“There is not a drop of compassion left, and that is what makes the difference” from the past, he said in a telephone conversation from his home in Havana.
Yosvany García, a 33-year-old welder, had never participated in protests or had problems with the law, said his wife Mailin Rodríguez. On July 11, he went home for lunch, as is his custom, from his workshop in the provincial capital of Holguín.
But when he returned to work, he was met by a crowd demanding political change, Rodríguez said. Fueled by a wave of outrage over the excruciating cost of living, Garcia joined the march, he said.
The man was beaten by the police who broke up the demonstration that day, but in the evening he returned home with his wife. Four days later, he was cornered by officers near his home and taken to jail.
On Wednesday, Garcia was charged with sedition along with 20 other protesters, including five teenagers ages 17 and 16, the minimum age of criminal responsibility in Cuba. All face sentences of at least five years in prison; Garcia could be sentenced to 30 years.
Rowland Castillo was 17 years old in July, when he was arrested for joining the demonstration in a working-class neighborhood in Havana. A provincial wrestling champion, one of Cuba’s most popular sports, Castillo attended a state sports academy and had never been involved in political activities, according to his mother, Yudinela Castro.
She says that she only found out that the young man had participated in the protest when the police came to arrest him several days later. Prosecutors are asking for a 23-year sentence against him for sedition.
Castro said that after her son’s arrest she was fired from the state food market where she worked. Now she lives off the donations of neighbors and supporters, in an abandoned community first aid clinic with her 2-year-old grandson, Castillo’s son, as he tries to recover from cancer.
“Through him I realized the evils that happen in this country,” he said, referring to his imprisoned son. “He didn’t do anything, he just went out on the street to ask for freedom.”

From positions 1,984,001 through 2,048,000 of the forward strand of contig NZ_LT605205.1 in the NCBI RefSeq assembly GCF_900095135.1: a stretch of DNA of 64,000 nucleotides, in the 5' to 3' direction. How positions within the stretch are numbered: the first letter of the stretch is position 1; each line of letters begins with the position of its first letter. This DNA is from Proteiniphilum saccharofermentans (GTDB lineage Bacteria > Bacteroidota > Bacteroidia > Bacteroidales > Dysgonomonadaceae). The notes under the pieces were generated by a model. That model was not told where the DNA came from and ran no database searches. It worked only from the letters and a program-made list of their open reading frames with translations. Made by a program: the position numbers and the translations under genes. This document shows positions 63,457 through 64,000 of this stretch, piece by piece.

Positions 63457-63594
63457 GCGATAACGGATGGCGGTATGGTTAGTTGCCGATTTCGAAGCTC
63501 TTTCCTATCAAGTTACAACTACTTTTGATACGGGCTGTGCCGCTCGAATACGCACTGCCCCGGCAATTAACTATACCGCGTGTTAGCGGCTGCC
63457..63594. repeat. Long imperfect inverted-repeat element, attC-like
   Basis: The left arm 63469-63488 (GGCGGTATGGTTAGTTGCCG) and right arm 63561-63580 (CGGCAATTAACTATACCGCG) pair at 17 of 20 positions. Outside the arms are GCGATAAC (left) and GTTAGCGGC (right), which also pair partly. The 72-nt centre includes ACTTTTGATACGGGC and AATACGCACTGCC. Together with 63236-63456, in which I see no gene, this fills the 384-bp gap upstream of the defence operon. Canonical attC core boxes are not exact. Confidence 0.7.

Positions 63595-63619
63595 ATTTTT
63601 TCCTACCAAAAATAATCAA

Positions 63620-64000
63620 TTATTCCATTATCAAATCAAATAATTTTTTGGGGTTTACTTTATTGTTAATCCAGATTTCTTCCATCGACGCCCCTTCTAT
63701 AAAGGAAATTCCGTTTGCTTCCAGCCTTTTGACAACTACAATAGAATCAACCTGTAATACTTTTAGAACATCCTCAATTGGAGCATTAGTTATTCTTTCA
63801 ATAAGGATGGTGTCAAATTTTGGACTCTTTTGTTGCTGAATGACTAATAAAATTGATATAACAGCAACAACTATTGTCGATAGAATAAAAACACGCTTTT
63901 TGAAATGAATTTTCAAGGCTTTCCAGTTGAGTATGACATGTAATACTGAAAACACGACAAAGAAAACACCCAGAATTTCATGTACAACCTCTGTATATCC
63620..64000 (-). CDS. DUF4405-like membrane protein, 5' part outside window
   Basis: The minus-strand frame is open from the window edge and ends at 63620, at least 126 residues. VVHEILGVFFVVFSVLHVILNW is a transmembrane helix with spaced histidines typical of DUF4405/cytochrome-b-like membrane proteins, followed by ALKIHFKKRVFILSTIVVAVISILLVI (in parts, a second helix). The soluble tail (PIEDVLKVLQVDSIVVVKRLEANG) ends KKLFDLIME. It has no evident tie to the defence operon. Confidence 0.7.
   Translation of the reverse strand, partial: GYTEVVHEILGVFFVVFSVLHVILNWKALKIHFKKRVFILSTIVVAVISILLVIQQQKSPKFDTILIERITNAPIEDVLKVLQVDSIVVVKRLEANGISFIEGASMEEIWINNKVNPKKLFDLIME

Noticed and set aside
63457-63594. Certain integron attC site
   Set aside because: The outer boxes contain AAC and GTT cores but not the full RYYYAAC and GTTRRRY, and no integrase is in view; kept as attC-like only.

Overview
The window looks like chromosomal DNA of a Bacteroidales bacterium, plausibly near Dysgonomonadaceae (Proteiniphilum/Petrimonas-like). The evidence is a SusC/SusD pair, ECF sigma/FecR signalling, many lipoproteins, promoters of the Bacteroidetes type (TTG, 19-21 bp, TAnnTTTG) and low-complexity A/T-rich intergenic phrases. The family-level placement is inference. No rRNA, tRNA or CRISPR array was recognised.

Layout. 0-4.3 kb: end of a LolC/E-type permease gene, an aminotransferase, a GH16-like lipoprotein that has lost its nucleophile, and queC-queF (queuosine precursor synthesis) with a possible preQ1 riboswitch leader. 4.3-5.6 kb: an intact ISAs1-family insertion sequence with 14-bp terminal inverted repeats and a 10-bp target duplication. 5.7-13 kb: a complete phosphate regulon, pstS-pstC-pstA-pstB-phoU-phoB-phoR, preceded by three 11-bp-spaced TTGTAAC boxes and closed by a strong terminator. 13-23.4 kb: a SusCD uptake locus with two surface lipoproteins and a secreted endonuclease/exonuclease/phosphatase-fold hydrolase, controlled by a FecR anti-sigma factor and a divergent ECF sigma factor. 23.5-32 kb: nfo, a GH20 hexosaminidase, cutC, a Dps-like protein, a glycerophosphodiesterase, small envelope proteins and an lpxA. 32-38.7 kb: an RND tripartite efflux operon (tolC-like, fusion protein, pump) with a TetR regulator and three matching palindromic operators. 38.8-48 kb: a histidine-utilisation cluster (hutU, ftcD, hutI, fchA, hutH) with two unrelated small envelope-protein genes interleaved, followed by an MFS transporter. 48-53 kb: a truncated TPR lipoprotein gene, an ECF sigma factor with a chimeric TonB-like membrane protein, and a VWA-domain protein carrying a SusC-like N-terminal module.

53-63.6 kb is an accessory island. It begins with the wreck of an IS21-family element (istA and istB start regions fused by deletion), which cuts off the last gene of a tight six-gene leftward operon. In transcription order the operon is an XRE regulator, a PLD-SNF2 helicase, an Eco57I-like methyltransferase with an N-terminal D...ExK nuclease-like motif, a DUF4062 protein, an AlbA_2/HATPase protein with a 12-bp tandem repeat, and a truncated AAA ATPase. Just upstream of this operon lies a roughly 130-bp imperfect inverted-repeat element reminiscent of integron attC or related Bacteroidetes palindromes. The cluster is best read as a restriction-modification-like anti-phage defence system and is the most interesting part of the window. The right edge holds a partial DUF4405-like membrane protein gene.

In 2018, the arrival of 61-year-old Díaz-Canel to the presidency raised hopes for gradual change in some quarters.
The president is not part of the old guard that rose to power with the Castros. In office, he tried to simplify the complicated Cuban monetary system and implemented reforms to expand the private sector in an attempt to ameliorate the economic crisis caused by the pandemic, the sanctions imposed by the Trump administration and the decrease in aid from the Venezuelan government. , a socialist ally of the island.
But Díaz-Canel, born after the revolution, could not evoke the anti-imperialist struggles of the Castro brothers to hide the crisis in the standard of living of Cubans. And, when the protests broke out, he reacted strongly.
“They have no intention of changing,” said Salomé García, an activist for Justicia 11J, the political rights group, “of allowing any kind of participation by Cuban society in determining their fate.”
Anatoly Kurmanaev is a correspondent based in Mexico City, from where he covers Mexico, Central America and the Caribbean. Before joining the Mexico correspondent in 2021, he spent eight years reporting from Caracas on Venezuela and the neighboring region. @akurmanaev